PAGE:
3/29/99 - Components - The Good, The Bad, and The Ugly
David G. Stahl
Stoner Associates

This talk will discuss software components. The component philosophy will be explained, the use of components will be motivated, examples of components will be given and their advantages and disadvantages will be discussed.

3/22/99 - High Fives (How to Solve Quintic Equations when necessary)
Thomas Drucker

Last semester we saw that there are fifth degree polynomial equations that can't be solved by a formula involving radicals. There are, however, some fifth degree equations that need to be solved. The Japanese mathematician Kenkichi Iwasawa did some complicated work in number theory that turned out to furnish a way to write down solutions to quintic equations that can be solved. This talk will skip the complicated part and explain how, as in the case of Fermat's Last Theorem, abstract mathematics can have some very concrete applications.

2/17/99 - From Kepler's Monsters to Thurston's Doughnut
Special Wedensday 1:00pm Chat

Samuel Kaplan
Department of Mathematics
Bowdoin College

Tilings, the filling of a plane by regular shapes, are all around us. Brick buildings, bathroom floors, and insect eyes are all made up of tilings. We will explore how to fill a plane with regular polygons, odd shapes and aperiodic tilings. We will also look at the history and geometry of tilings, from Islamic mosaics, to Penrose tiles, from Kepler's monsters to Thurston's doughnut.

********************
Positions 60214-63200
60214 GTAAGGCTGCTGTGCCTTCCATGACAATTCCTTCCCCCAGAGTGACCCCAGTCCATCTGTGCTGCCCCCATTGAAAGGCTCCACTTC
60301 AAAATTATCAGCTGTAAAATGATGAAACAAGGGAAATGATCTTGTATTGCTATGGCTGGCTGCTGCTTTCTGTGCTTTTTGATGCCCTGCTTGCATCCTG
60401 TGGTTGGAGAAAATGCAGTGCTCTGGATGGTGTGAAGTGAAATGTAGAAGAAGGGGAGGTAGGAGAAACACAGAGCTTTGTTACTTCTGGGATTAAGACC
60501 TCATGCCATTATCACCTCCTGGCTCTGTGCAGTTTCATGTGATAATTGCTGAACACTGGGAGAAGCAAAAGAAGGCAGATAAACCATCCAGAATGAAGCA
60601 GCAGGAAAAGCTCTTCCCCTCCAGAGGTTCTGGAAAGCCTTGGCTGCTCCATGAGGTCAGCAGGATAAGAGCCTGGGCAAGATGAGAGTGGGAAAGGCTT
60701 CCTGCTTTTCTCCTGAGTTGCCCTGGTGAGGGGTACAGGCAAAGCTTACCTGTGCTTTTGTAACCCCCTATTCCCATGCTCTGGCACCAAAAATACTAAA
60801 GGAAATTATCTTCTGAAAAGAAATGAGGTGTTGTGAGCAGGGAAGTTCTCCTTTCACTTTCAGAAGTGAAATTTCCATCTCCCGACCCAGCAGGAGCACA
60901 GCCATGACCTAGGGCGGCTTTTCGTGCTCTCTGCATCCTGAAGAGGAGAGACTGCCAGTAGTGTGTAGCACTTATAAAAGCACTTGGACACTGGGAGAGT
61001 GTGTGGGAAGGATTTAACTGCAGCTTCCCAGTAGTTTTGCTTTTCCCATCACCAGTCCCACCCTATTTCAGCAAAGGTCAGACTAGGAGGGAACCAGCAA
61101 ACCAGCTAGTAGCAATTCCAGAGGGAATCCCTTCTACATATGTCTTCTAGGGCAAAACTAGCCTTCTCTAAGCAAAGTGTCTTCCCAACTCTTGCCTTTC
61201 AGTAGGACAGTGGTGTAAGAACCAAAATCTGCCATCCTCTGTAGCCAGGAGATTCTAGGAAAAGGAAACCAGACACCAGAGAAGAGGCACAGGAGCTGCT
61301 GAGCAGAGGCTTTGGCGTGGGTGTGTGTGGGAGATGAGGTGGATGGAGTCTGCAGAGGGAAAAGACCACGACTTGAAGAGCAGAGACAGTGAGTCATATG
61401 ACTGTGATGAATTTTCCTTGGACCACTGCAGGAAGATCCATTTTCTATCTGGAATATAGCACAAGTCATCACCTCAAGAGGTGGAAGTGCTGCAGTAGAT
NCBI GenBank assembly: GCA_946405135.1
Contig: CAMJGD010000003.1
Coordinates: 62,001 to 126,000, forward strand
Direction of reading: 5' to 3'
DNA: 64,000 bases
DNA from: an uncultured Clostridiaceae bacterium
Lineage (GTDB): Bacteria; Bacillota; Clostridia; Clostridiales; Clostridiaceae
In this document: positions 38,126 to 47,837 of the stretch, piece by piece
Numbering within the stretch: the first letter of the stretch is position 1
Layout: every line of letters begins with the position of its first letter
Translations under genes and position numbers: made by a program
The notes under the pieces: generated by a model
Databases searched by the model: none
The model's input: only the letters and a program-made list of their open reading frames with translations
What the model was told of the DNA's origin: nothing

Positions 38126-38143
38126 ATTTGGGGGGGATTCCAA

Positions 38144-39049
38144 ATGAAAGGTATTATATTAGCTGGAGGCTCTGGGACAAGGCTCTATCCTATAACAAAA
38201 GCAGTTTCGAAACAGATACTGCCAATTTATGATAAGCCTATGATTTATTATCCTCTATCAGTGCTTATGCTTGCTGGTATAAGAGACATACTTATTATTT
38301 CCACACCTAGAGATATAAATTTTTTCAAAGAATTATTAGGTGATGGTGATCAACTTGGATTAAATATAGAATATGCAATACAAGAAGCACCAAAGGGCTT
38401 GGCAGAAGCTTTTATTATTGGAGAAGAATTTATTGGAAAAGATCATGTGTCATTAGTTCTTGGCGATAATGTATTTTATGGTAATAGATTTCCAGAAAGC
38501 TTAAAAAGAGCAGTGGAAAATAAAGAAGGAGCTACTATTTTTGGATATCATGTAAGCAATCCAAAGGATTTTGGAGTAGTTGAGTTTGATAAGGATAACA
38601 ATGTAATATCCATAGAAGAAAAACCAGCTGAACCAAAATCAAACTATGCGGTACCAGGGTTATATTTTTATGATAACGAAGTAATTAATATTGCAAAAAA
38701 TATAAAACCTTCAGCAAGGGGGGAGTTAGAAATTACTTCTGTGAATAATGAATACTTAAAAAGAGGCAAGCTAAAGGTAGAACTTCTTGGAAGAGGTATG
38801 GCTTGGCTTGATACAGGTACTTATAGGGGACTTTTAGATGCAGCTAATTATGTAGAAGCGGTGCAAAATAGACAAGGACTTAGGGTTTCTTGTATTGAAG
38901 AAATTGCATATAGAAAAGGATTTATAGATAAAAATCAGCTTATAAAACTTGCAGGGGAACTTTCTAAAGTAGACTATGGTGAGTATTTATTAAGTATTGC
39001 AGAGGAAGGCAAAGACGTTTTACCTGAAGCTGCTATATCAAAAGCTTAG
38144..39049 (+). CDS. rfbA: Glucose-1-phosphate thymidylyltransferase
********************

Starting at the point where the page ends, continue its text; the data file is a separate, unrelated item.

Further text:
2/12/99 - Meet the Composition Algebras
Derek Smith
Department of Mathematics
Princeton University

You may have heard of R and C,
But H and O? What could they be?
I'll introduce you to all four
and tell you why there are no more.

2/8/99 - The Mathematics of the Willow Flute
Rachel Hall
Department of Mathematics
Penn State University

A flute looks like a tube with holes (at least that's how mathematicians see it). By covering or uncovering the holes, the player sounds different notes. The Norwegian willow flute has no holes, yet a skillful player can still produce many different tones. How is this? The answer lies in the mathematics governing the behavior of sound waves. We will learn how the willow flute works, and, incidentally, why the series 1 + 1/2 + 1/3 + 1/4 + 1/5 + 1/6 + 1/7 + 1/8 + ... is called the harmonic series---it really does have to do with music!

2/1/99 - Sorting Algorithms
Grant Braught
Department of Mathematics and Computer Science
Dickinson College

What is the fastest way to sort a list of numbers? We will look at several simple sorting methods. We will also prove that any algorithm based on comparisions between the numbers will require a minimum of n lg n comparisions. However, if we can find a way to sort the numbers without comparing them then it might be possible to sort the numbers more quickly. We will look at several algorithms which sort numbers without comparing them and at the conditions that limit their applicability.